BWW Review: WSC Avant Bard's EMILIE: LA MARQUISE DU CHATELET DEFEDS HER LIFE TONIGHT a Heady, Brilliant Evening
With the phenomenal success of last year's film Hidden Figures, women of great mathematical skill have finally started to receive the recognition they deserve. And it should come as no surprise that they've always been with us: from Aspasia and Hypatia of ancient times to the women of NASA, there have always been women with the skills and creativity required to redefine our world by the numbers.
Playwright Lauren Gunderson has been a part of this effort for years, producing a trilogy of plays about great women of science, among them co-creator of the modern computer Ada Lovelace ("Ada and the Engine") and Harvard astronomer Henrietta Leavitt ("Silent Sky"). For the opening of WSC Avant Bard's new season, Director Rick Hammerly has chosen Gunderson's portrait of perhaps the most intriguing figure of the Enlightenment era in France, Émilie du Châtelet. As effervescent and fun as it is filled with the world of ideas (and equations), Emilie: La Marquise du Châtelet Defends Her Life Tonight is a heady evening, bringing a great women back to brilliant life both onstage and in our collective memory.
A woman of means, and married to a military officer who was conveniently out of town on campaign much of the time, Émilie - also known as la Marquise de Châtelet - established herself as one of the most brilliant minds of a revolutionary cadre of thinkers in early 18th century Paris.
The Enlightenment, born out of an especially violent period in European history, asked new questions about the natural and supernatural worlds alike, and developed shockingly new answers. Émilie's chief talent was in mathematics; in an age that saw the creation of Calculus, she translated and dared to amend the gravitational theories of British physicist Sir Isaac Newton (he of falling-apple fame). Her ideas, and her calculations, sometimes generated controversy, but she gave as good as she got and defended herself with a fierce intelligence few of us could muster. It's anyone's guess where her brilliant mind might have taken her if she hadn't died from childbirth at the age of 42.
(Which might not seem that young to some of you, but it is - trust me).
Sara Barker takes on the title role and inhabits it with strength, relish and sensitivity. As the play's title suggests this is a from-the-grave piece in which the title character looks back on her whole life and career; as a result, Barker's Émilie is unburdened by the Enlightenment period's humongous periwigs (like the one you see in her publicity shot) and is instead free to appear onstage in natural hair and hip-looking jeans. Meanwhile Costume Designer Danielle Preston decks her out in a smart, period-looking embroidered shirt/waistcoat (OK, I'll admit I have no idea what to call it, except to say that it's a stylish touch).
Opposite Barker is Brit Herring as Voltaire, Émilie's longtime lover and a man constantly on the run from the court of King Louis XV because of his irreverent, anti-monarchical writing. The two of them set up shop (so to speak) in her country estate, in large part to prevent his capture by the King's men.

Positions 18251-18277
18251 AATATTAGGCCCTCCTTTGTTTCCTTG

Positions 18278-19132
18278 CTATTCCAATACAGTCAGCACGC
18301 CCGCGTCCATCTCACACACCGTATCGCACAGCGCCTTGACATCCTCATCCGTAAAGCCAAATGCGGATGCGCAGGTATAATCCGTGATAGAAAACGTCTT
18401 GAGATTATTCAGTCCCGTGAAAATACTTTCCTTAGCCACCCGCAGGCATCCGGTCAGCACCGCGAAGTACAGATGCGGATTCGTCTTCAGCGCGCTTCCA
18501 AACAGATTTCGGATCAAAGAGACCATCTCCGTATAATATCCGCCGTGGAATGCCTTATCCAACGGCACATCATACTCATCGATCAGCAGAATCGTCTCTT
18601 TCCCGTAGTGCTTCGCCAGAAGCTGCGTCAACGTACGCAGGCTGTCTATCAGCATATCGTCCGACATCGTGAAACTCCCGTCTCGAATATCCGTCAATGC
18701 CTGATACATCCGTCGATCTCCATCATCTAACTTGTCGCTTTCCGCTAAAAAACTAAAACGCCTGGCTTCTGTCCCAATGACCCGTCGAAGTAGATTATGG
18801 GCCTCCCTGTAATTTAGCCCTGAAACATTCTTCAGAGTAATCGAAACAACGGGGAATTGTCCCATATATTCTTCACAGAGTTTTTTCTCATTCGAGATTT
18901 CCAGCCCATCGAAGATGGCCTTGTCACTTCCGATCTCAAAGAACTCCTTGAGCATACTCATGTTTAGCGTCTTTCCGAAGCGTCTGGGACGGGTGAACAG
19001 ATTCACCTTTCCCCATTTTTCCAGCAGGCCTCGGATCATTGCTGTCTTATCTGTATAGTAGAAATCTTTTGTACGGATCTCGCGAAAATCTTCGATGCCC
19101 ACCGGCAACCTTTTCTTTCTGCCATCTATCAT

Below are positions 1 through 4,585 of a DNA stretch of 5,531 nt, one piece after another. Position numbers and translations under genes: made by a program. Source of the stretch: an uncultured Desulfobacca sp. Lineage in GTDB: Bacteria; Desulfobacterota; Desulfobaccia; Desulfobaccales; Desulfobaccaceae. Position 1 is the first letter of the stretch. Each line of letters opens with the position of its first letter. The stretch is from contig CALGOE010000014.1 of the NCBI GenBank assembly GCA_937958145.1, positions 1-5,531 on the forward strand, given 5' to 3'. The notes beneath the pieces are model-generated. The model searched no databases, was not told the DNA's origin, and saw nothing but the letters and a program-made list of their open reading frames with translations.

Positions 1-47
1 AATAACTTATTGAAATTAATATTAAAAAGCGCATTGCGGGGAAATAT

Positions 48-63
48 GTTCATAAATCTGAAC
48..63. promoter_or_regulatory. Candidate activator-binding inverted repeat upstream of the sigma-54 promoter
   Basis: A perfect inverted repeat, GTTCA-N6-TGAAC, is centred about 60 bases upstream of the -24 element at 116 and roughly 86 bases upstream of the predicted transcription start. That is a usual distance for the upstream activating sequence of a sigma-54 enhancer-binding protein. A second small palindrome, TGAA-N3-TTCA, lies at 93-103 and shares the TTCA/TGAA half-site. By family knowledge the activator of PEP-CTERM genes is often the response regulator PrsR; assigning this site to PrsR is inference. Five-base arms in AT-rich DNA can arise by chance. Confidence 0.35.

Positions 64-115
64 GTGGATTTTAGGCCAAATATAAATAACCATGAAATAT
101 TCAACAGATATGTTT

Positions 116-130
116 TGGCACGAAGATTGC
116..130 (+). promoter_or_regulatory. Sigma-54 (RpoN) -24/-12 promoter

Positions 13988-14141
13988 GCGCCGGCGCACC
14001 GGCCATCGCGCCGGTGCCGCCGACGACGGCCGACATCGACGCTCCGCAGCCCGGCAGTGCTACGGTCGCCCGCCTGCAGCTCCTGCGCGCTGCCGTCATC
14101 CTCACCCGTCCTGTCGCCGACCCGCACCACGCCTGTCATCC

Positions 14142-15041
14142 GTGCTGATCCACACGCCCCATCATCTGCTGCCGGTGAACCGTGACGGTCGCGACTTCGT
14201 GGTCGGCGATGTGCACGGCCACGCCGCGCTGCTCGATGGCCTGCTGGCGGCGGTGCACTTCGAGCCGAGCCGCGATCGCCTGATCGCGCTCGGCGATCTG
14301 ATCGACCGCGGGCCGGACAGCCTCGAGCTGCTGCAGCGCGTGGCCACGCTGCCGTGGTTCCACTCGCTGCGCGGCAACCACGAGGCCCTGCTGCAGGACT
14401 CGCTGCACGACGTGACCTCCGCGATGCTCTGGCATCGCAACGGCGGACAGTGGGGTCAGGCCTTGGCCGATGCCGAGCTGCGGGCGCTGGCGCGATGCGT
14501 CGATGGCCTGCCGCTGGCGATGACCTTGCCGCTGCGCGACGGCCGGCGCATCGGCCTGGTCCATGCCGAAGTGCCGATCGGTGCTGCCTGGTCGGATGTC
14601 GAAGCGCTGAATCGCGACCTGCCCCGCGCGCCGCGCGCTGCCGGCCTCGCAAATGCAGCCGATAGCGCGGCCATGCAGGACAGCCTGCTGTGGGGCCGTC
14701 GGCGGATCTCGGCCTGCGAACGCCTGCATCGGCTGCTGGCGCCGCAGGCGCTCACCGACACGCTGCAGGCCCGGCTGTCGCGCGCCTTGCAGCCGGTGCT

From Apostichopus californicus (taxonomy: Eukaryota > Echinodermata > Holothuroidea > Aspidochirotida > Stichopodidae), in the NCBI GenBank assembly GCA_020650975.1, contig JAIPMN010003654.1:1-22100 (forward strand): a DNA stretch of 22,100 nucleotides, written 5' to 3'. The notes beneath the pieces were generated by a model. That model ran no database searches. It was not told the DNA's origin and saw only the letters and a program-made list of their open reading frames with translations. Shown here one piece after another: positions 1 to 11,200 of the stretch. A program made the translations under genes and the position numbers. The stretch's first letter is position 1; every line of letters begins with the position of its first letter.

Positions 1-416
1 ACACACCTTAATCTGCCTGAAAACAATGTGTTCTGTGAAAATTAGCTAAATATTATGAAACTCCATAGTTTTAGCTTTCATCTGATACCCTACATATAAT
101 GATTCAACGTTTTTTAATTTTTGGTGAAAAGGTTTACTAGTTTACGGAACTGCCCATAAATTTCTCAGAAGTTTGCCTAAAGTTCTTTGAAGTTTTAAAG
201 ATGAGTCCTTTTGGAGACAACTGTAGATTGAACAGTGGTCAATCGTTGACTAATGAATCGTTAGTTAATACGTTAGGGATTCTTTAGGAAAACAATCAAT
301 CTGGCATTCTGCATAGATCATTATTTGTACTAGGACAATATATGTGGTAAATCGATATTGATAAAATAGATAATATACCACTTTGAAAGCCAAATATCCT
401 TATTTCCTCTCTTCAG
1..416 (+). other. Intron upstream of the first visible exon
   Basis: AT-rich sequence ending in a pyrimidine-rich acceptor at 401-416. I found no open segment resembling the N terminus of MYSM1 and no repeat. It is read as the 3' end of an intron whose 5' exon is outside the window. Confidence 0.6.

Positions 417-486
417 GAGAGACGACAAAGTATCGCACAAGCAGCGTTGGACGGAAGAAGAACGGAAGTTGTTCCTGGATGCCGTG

Voltaire fancied himself a deep thinker but is remembered today more for his wit (he wrote the satirical novel "Candide") and his sexual appetites. As Gunderson shows, their relationship was one in which his comic sensibility would have complemented her more serious-minded approach to the world. Herring is clearly having entirely too much fun, and his Voltaire is the ultimate ladies' man (note the plural), unburdened by any concerns for fidelity or (given his affair with his own niece) taboos.
There are some fine turns by the supporting cast here, each in a number of roles - Lisa Hodsoll, Billie Krishawn and Steve Lebens each show their talent for comic turns. What is puzzling to this critic is that Krishawn, cast as Émilie's younger and living self (Soubrette), has so little to say. Gunderson's conceit is that Émilie is watching her life play out before our eyes, and although her 'dead' persona spends the bulk of the play talking with everyone, Émilie -in a twist-can't actually touch any of the people in her past life. That job is left to Krishawn's character, who gets to hug, kiss, and - ahem - whatever with Voltaire & co. As a result, Krishawn's Soubrette can't really engage in much dialogue here and is reduced to little more than pantomime. Given Krishawn's talents this is a huge disappointment; but it is Gunderson's dramaturgical inconsistency that is to blame here.
Set Designer Greg Stevens has created an intriguing environment, in which everything from the floors to the windows are used by Barker's Émilie as a blackboard on which to keep track of her calculations, her loves, and her losses, and Lighting Designer Joseph R. Walls has great success working this in-the-round staging.
Running Time: 2 hours with one intermission.
Emilie: La Marquise du Châtelet Defends Her Life Tonight runs through November 12 at Gunston Theatre Two, 2700 South Lang Street, Arlington, VA.
Tickets are available online at AvantBard.org/tickets or by calling 703-418-4808.